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18 | REAL ESTATE & DEVELOPMENT

baltimorebusinessjournal.com | BALTIMORE BUSINESS JOURNAL | FEBRUARY 1-7, 2013

Long-abandoned carriage shop added to high-end housing stock Historic-preservation credits help developers transform properties

COURTESY OF BUILDING CHARACTER

PHOTOS The warehouse and garage at 37 Birckhead St. in Federal Hill was a carriage repair shop in the 1800s. Building Character is renovating the building into luxury housing that could sell in the $900,000 range.

Easily dismissed as just another abandoned garage-warehouse bound for the bulldozer, 37 Birckhead St. in Federal Hill seemed the least likely candidate for a high-end historic rehab. But builder Matt Knoepfle saw the potential behind its semipainted brick front, roughed-up steel doors and cinderblocked windows when he discovered the hidden history and expansive space behind them. He acquired the property in July for $275,000. “It was a carriage repair shop,” said Knoepfle, who co-owns Building Character by MK Enterprises LLC with his brother, Mike Knoepfle. “We found a construction cart for furnaces and plumbing supplies, a beer and soda cart, and an old milk-delivery cart. Those three carriages had been stuck on the second floor for the last 100 years.” After donating them to an antique carriage collector, Knoepfle used the 4,466-square-foot, late-19th-centur y structure’s open floors, high ceilings and flat roof as the nucleus for a single-family renovation with four bedrooms, six baths, two roofdecks, a two-car garage, private courtyard, chef’s kitchen, and separate living, dining and family rooms. “That is unusual in the city, where usually you have one sitting area,” said Knoepfle, who expects the building to sell in the $900,000 range after it is completed in February. It is one of several historic projects underway through the Baltimore City Commission for Historical and Architectural Preservation’s tax credit program. Projects costing less than $3.5 million are eligible for 10-year property tax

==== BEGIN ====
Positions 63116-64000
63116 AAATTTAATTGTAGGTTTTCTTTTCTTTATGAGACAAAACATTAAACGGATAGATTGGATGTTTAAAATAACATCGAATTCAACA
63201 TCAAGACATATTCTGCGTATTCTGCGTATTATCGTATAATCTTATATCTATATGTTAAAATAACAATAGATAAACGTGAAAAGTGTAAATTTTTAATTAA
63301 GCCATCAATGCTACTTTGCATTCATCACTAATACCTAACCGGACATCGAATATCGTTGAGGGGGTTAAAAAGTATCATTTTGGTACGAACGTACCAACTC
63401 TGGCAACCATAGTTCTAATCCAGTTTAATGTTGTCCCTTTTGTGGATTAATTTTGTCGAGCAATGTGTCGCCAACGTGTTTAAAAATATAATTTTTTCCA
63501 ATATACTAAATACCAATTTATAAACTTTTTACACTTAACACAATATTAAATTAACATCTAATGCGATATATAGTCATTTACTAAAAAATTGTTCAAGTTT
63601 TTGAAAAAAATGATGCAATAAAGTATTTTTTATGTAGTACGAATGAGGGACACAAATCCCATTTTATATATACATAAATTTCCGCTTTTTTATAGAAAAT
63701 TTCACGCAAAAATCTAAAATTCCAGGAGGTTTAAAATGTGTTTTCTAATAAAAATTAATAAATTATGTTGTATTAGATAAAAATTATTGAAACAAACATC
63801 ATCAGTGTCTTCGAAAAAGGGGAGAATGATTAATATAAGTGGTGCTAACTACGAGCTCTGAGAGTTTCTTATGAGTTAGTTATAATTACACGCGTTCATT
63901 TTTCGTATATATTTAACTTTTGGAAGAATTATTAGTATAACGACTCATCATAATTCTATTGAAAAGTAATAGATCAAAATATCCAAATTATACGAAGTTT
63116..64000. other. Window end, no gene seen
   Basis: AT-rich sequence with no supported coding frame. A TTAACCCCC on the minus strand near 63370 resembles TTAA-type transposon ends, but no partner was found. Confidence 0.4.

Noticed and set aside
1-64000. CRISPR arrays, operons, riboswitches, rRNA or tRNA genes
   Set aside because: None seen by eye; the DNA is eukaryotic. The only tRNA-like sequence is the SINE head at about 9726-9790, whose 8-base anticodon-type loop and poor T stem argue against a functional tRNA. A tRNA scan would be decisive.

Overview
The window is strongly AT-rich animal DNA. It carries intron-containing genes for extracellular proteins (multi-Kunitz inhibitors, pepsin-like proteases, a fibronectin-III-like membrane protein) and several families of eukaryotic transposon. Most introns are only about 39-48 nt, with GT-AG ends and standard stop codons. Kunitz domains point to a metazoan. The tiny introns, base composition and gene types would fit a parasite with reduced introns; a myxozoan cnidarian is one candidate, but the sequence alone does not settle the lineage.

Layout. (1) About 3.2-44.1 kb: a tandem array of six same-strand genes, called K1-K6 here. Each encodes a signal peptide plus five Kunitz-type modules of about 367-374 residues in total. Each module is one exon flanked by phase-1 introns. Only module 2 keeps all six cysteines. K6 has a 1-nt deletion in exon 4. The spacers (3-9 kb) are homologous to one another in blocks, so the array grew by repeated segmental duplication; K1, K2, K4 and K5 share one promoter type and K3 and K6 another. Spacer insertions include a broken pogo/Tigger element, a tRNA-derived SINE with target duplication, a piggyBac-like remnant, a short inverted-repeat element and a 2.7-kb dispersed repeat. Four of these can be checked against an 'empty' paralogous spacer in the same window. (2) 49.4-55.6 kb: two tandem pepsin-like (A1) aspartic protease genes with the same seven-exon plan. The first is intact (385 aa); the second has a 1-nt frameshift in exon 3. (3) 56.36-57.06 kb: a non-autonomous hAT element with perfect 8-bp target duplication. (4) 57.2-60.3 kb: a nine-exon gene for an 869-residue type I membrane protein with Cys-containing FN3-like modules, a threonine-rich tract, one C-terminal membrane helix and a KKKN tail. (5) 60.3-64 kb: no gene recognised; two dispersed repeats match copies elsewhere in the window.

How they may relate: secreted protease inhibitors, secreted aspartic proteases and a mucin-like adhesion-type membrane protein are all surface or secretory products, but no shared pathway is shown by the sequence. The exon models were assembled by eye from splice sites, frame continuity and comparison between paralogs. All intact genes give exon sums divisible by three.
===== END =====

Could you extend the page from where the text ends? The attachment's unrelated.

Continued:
COURTESY OF BUILDING CHARACTER

COURTESY OF BUILDING CHARACTER

TODD LARSON | CONTRIBUTOR

freezes in exchange for following CHAP preservation guidelines. “The basic CHAP guidelines required restoring the exterior to as close to the original as possible,” said Knoepfle, who declined to provide the cost of the project. “We had to restore the brick on all four sides and install wood windows and wood garage doors.” Inside, new historically accurate wood staircases complement original wood posts, beams and joists. Other CHAP developments in progress include Long & Foster Real Estate Inc.’s single-family renovations of late1800s Federal Hill townhouses on Patapsco and Jackson streets, which involve removing 1950s formstone exterior veneers, restoring the red brick facades and preser ving original Georgia pine floors where possible. “If you’re really trying to do a CHAP restoration, you’re tr ying to save as much as you can,” said Steve Strohecker, a Long & Foster manager, who is hoping these $125,000-to-$175,000 acquisitions sell in the upper $200,000s to mid$300,000s. “Some contractors put a new house inside of an old box, which is not the intent of the program.”


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